February flew by and March flashed before my eyes. I blinked and they were both gone. As you and your family adjust to a new schedule, a new way of accomplishing tasks, you will find yourself wondering where your time went.
When you move from a warm-climate culture into a cold-climate culture, you will realize that time is a very valuable and non-renewable resource. You will find more and more demands on your time that will force you to become much more scheduled and much less spontaneous. I did not want to fall into the busyness trap, rushed, anxious and tired. But all of a sudden, without realizing it, I became over-committed, disappointed and exhausted. How do I step back, re-evaluate and re-arrange my and my family’s schedule? How do I protect this valuable resource? Allow me to give you a few suggestions.
My daughter´s transition bridge filled a weeks after we returned to the US.
Happy New Year! I have to get in my January post! I thought that perhaps after a little over a year of living in the US, I would be completely adjusted. I’m not. My oldest daughter seems to be the most settled of us all. My younger two continue to express their desire to return to Honduras. And even though we have found out, more so, where we fit in our community, there are still things that perplex me about this place. Things that I find hard to understand, for example, beggars in my town. Continue reading
I thought I was registered; but when I checked where I was supposed to vote, my name was not found. I missed my chance to vote in one of the most controversial elections in my life time. I had plenty of reminders. Nevertheless, the days turned into weeks and the weeks into months. Adjusting to so many new things -sights, sounds, places, people, schedules, responsibilities – all these, became priorities. And when the time came to vote, I missed my chance. Continue reading
This is my seventh year to home school and because we lived in rural Honduras, the decision to teach my kids from home was the most practical one we could make. The Honduran public school system was in chaos, with constant national teacher-union strikes that forced children to constantly miss school reducing the school year, some years, to less than 100 days. We also did not have an adequate private school option for our oldest daughter, who at that time was five years old. Our decision was reinforced by the fact that, all the other ex-pats families we worked with home-schooled their children. We also observed the the quality of the kids being educated at home. They displayed many characteristics we wanted to see in our own kids. The homeschoolers around us were polite, smart, talented and able to carry on an intelligent conversations with a varied age group of people. We assessed our family values and decided home school would be the best choice. It was not a difficult decision, so our home school journey began. Continue reading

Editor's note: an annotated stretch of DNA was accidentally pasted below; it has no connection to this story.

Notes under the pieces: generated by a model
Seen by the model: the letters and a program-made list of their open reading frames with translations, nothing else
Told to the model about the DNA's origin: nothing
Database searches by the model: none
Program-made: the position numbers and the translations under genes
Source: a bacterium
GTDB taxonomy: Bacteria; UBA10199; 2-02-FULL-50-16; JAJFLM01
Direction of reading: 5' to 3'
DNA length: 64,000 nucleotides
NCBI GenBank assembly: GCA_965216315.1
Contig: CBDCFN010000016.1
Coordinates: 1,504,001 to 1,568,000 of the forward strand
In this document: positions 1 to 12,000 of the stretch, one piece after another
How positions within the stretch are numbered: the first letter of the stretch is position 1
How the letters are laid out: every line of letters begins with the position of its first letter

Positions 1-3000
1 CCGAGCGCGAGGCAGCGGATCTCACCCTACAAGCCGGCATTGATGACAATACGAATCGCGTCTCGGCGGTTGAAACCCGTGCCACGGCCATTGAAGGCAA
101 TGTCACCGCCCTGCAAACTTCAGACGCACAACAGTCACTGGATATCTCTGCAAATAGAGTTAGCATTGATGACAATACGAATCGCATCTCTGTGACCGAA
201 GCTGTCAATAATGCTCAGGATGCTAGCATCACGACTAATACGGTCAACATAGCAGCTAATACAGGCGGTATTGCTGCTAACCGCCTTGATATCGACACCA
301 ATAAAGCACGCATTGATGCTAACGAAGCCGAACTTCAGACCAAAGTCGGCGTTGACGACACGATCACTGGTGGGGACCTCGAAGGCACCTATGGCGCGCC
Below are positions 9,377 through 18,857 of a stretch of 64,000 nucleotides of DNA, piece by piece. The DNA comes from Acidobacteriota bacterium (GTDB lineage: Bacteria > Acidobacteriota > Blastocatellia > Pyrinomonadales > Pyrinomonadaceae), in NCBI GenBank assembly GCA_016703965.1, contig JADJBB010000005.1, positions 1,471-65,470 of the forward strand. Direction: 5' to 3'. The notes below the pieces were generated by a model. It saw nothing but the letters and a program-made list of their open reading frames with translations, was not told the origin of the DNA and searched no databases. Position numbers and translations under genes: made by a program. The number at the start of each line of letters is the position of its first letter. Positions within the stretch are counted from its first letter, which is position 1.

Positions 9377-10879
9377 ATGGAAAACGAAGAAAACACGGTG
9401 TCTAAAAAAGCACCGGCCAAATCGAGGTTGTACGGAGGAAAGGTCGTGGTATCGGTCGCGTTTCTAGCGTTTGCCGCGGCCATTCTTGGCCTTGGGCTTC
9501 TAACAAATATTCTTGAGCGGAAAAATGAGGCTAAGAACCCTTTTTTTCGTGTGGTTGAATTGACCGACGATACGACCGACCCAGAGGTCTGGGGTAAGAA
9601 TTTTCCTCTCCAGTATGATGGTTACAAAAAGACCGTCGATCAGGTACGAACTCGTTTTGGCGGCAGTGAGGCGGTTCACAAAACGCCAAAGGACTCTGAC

Or… church shopping? It does feel a bit like shopping, to tell you the truth. And just like grocery shopping, where there are far too many options, it can tire you out. And if you are an introvert, it can tire you out even more. So what should you do? How do you find a place of worship?
If you are coming “home” from working cross-culturally to the same city or town you left from, you may already have a home church waiting for your return. They may be excited to have you back – that is, if you were very actively involved before. If you were not actively involved before you left, then don’t be surprised if you are welcomed with something along the following lines: Continue reading
I forgot how hot southern summers could be here. I have been hearing peoples’ complaints and thinking to myself, “It can’t be worse than the Honduran North Coast.” It can’t be worse than a sunny, hot, humid, breeze-less day with no electrical power to allow your ceiling and floor fans to cool you off for a few seconds. It can’t get any worse than that. But, once upon a time, it actually felt worse… at lest to me.
A few Saturdays ago while husband took the kids on an outdoor adventure, I stayed home to enjoy a quiet morning. Then I decided to drive to a trail along our city’s river for a 45 minute jog. It was around 10:30 a.m. when I began; but twenty minutes later, I was exhausted! I arrived to one of the bridges, slowly picked up my legs to cross it, walked halfway across the bridge when I realized I was too tired to keep on going. That is when I decided to turn around. I did never made it to the other side of bridge or jog the 45 minutes I had set my mind to jog.
When you move to a foreign, unfamiliar country or region, perhaps an exotic place like France, India, Peru or even New Mexico (where they put green chili on everything), you know that food and flavors will be different. You expect it will be so and it is. But when you move back “home” or, in my case, a place you have once lived in before, you may not be totally prepared for the changes in diet that many of your friends and family have made. It may take some time to accept these changes and adjust your pantry accordingly. If you love to host people for meals, you will just have to accept the fact that it will be much more difficult to do so! But how much should you compromise? What is just a diet fad or food fear? What is worth keeping in your pantry? What advice or food items should you toss? I’m asking myself all these questions and I still don’t have all the answers. Continue reading